Mozart and “Miserere Mei, Deus”: Unmatched Musical Genius

Wolfgang Amadeus Mozart

Photo Courtesy of biography.com

Wolfgang Amadeus Mozart

Michael Finnen, Staff Writer

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Wolfgang Amadeus Mozart is widely considered to be one of the greatest musical geniuses to live. A child prodigy, who was excellent at playing music before even reaching the age of 10, Mozart has many interesting stories surrounding his life. One such story, being perhaps the most fascinating one, is the story of “Miserere Mei, Deus.” This song, translated as “Have Mercy on Me, O God,” was a song composed during the reign of Pope Urban VIII in the early 1600s. It was written by a man named Gregorio Allegri, for use exclusively in the Sistine Chapel. It was played as part of the exclusive Triduum services around Easter Time. Thus, no one could reproduce it or play it anywhere else, as only the Sistine Chapel had access to the song. It was forbidden to transcribe or play the music anywhere else, and doing so would result in excommunication. It remained a secret for nearly 150 years.

 

This is the point where 14-year-old Mozart comes in. While visiting Rome, Mozart went to the Sistine Chapel and heard the song. He was enchanted by the beautiful music. Later that day, Mozart went home and, amazingly, wrote down the piece entirely from memory. You may be thinking, what is so impressive about this? However, this shows how much of a true musical genius Mozart was. Transcribing a song is incredibly difficult, especially hearing it only one time. It is very easy to mess up similar sounding notes, and remembering the song from only one listen is also incredibly challenging. However, what I just told you was the difficulty of transcribing a normal song. What Mozart transcribed was “Miserere Mei, Deus”, a 15 minute long, 9 part choral song. Essentially, Mozart transcribed 9 different lines of melody, playing all at once for 15 minutes straight, from his own memory after hearing the song only once. Not only was he able to transcribe the song, but he also did it nearly perfectly in one try.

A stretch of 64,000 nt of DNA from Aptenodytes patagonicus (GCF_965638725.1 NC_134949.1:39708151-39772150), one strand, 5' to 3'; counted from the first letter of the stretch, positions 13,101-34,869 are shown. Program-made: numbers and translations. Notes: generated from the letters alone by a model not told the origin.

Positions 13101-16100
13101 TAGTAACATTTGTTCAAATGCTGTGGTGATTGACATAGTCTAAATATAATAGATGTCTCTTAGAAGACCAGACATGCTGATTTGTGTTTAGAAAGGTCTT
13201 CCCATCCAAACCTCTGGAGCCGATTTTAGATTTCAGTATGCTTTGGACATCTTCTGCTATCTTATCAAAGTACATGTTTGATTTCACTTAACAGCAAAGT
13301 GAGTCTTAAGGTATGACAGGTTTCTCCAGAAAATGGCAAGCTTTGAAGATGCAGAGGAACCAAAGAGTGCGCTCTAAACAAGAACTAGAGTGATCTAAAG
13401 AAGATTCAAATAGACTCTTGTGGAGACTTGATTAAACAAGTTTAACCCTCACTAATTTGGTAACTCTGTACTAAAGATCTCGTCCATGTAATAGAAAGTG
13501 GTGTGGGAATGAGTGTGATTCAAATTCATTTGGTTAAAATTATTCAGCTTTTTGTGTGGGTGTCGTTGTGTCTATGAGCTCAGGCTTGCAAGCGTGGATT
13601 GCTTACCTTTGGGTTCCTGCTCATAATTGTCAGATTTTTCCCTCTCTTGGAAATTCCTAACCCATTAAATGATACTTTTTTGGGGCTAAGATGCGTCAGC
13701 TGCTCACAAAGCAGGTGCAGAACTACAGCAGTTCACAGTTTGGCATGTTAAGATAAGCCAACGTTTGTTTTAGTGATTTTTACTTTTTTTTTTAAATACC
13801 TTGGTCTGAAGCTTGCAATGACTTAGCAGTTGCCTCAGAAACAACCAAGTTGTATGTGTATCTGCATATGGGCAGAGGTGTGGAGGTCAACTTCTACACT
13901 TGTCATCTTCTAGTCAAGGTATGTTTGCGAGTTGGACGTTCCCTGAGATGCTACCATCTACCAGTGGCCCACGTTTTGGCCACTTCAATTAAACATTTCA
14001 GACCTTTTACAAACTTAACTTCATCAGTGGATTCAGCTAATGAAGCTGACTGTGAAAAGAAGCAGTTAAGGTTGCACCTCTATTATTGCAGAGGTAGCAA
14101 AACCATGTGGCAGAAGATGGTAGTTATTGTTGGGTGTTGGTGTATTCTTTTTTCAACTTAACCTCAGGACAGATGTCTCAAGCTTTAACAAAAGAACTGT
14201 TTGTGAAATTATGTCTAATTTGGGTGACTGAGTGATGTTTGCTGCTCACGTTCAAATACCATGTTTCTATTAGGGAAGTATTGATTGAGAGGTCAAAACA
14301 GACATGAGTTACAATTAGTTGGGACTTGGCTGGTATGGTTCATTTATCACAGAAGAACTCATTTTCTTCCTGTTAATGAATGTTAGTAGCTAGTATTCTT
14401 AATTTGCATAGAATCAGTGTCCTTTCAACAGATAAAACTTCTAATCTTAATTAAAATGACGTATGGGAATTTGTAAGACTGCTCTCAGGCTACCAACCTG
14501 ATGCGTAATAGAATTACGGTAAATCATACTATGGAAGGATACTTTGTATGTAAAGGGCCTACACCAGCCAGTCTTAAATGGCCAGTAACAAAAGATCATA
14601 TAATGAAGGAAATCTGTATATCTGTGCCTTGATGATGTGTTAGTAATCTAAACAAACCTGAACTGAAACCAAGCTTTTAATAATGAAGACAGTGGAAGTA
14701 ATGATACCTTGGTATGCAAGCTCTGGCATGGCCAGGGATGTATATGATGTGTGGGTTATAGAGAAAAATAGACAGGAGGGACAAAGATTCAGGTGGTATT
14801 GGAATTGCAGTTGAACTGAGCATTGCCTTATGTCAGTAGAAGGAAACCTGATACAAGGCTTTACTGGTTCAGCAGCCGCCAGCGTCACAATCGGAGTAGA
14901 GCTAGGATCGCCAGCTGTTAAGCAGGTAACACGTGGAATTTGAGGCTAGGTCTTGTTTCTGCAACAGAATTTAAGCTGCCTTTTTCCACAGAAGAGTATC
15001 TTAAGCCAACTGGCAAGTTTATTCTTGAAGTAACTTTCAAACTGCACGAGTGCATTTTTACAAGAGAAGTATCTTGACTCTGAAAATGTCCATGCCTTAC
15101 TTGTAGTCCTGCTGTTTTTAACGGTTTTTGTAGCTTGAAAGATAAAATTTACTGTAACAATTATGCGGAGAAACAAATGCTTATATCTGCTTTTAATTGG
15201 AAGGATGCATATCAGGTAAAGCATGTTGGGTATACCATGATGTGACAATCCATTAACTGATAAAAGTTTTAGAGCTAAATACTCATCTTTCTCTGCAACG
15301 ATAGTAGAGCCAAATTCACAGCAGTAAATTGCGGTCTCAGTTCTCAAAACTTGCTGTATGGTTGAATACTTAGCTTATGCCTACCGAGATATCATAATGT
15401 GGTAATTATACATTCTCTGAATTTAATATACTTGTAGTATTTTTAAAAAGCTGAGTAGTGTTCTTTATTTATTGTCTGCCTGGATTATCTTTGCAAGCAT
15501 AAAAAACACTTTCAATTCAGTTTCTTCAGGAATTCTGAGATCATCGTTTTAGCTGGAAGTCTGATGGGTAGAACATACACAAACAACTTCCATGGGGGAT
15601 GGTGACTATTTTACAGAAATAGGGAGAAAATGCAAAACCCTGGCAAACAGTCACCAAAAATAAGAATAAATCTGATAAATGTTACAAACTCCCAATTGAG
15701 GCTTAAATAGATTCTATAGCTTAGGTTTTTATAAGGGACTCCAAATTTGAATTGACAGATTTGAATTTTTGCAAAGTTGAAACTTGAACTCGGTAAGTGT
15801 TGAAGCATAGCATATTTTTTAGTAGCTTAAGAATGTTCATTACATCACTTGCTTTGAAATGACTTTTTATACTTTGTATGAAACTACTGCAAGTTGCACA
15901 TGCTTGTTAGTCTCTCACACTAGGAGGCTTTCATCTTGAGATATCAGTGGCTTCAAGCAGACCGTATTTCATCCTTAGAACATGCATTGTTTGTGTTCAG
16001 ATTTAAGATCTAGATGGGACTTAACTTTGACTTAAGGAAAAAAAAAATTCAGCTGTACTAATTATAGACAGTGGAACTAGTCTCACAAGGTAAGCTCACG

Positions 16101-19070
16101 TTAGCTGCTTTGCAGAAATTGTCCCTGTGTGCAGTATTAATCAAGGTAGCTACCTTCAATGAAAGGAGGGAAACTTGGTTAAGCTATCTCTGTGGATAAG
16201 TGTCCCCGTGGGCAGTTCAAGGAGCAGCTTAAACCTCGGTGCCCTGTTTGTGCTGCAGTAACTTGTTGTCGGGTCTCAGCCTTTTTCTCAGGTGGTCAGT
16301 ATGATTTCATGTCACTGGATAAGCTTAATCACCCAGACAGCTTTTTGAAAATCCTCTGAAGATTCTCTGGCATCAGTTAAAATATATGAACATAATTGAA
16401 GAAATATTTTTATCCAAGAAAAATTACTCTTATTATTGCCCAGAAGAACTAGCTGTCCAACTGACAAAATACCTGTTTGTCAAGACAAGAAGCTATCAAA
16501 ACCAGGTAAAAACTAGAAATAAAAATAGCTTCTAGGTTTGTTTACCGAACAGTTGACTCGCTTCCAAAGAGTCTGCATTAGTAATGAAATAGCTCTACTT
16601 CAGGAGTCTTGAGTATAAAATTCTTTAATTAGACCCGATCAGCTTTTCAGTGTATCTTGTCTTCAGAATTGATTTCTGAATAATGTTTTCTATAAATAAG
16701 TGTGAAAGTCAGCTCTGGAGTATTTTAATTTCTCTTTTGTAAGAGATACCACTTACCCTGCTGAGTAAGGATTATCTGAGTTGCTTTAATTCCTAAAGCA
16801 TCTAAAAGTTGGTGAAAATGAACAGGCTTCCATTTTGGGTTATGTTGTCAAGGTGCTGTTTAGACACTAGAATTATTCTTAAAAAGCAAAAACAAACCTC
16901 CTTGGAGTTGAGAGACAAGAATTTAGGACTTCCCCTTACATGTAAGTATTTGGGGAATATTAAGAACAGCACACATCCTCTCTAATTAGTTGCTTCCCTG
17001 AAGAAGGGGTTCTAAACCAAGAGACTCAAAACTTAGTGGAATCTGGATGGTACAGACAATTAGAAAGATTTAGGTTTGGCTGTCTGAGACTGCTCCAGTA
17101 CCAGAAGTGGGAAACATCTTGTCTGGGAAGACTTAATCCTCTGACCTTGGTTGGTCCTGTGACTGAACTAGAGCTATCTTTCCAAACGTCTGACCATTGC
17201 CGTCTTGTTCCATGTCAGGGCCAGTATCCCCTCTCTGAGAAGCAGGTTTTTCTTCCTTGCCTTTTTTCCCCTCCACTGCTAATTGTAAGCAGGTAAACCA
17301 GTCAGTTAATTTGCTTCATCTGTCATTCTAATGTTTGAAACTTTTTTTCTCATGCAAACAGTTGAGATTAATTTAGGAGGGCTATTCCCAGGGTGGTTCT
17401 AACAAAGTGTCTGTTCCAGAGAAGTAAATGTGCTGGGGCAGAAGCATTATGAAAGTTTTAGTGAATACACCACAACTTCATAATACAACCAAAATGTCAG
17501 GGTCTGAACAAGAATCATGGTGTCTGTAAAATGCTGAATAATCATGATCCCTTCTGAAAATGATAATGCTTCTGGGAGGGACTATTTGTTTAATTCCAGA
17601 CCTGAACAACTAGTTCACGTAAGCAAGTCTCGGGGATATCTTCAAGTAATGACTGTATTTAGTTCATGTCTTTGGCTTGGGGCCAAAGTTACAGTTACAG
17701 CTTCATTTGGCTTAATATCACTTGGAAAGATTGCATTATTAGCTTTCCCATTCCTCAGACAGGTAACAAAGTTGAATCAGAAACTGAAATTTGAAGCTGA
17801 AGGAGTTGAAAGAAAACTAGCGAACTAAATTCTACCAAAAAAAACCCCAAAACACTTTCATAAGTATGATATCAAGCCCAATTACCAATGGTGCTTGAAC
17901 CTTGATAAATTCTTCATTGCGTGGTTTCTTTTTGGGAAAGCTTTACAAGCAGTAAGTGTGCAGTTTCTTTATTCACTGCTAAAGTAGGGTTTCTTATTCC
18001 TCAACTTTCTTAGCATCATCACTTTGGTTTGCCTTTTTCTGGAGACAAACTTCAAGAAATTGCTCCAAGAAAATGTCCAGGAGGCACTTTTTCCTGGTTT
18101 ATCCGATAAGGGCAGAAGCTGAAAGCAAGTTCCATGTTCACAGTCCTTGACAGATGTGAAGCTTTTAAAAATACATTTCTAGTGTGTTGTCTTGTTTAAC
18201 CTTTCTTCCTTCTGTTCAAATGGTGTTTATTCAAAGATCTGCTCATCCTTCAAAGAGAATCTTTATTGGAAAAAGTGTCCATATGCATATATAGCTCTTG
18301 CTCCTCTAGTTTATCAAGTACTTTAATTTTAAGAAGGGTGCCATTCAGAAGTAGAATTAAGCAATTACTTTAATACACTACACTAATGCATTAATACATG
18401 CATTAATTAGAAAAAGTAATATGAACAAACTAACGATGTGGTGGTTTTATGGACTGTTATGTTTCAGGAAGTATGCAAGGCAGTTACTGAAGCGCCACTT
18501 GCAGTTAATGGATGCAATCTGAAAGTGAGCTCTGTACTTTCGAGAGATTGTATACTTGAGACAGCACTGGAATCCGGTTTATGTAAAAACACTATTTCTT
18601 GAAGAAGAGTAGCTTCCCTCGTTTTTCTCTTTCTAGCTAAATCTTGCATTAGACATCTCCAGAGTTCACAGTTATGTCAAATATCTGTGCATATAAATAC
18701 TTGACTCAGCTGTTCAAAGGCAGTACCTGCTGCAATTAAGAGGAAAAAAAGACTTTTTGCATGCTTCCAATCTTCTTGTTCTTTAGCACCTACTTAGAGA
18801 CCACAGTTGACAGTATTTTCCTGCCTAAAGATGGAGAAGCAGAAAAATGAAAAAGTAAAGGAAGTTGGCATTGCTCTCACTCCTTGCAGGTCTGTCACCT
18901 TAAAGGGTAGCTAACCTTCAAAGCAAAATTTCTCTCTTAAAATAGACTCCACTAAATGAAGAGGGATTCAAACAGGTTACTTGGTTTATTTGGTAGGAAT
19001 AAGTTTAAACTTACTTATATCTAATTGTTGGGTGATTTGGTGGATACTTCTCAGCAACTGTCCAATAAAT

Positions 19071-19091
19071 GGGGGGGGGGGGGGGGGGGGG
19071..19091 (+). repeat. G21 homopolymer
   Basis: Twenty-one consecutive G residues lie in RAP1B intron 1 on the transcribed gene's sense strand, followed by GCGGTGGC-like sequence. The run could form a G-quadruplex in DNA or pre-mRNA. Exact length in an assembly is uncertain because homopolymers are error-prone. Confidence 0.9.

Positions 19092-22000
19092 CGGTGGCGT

Mozart would go back a few days later to make corrections to his transcription. Eventually, it was discovered that he had made this piece. However, Mozart was never punished. Instead, the Pope summoned him and commended him for his immense feat of musical genius. It is debated whether this story actually ever happened as a 14-year-old boy being able to make such an accomplishment is certainly suspect. While perhaps it cannot be proven, it is certainly a fascinating story and cements Mozart as a true genius of music, nearly unmatched in all of history.

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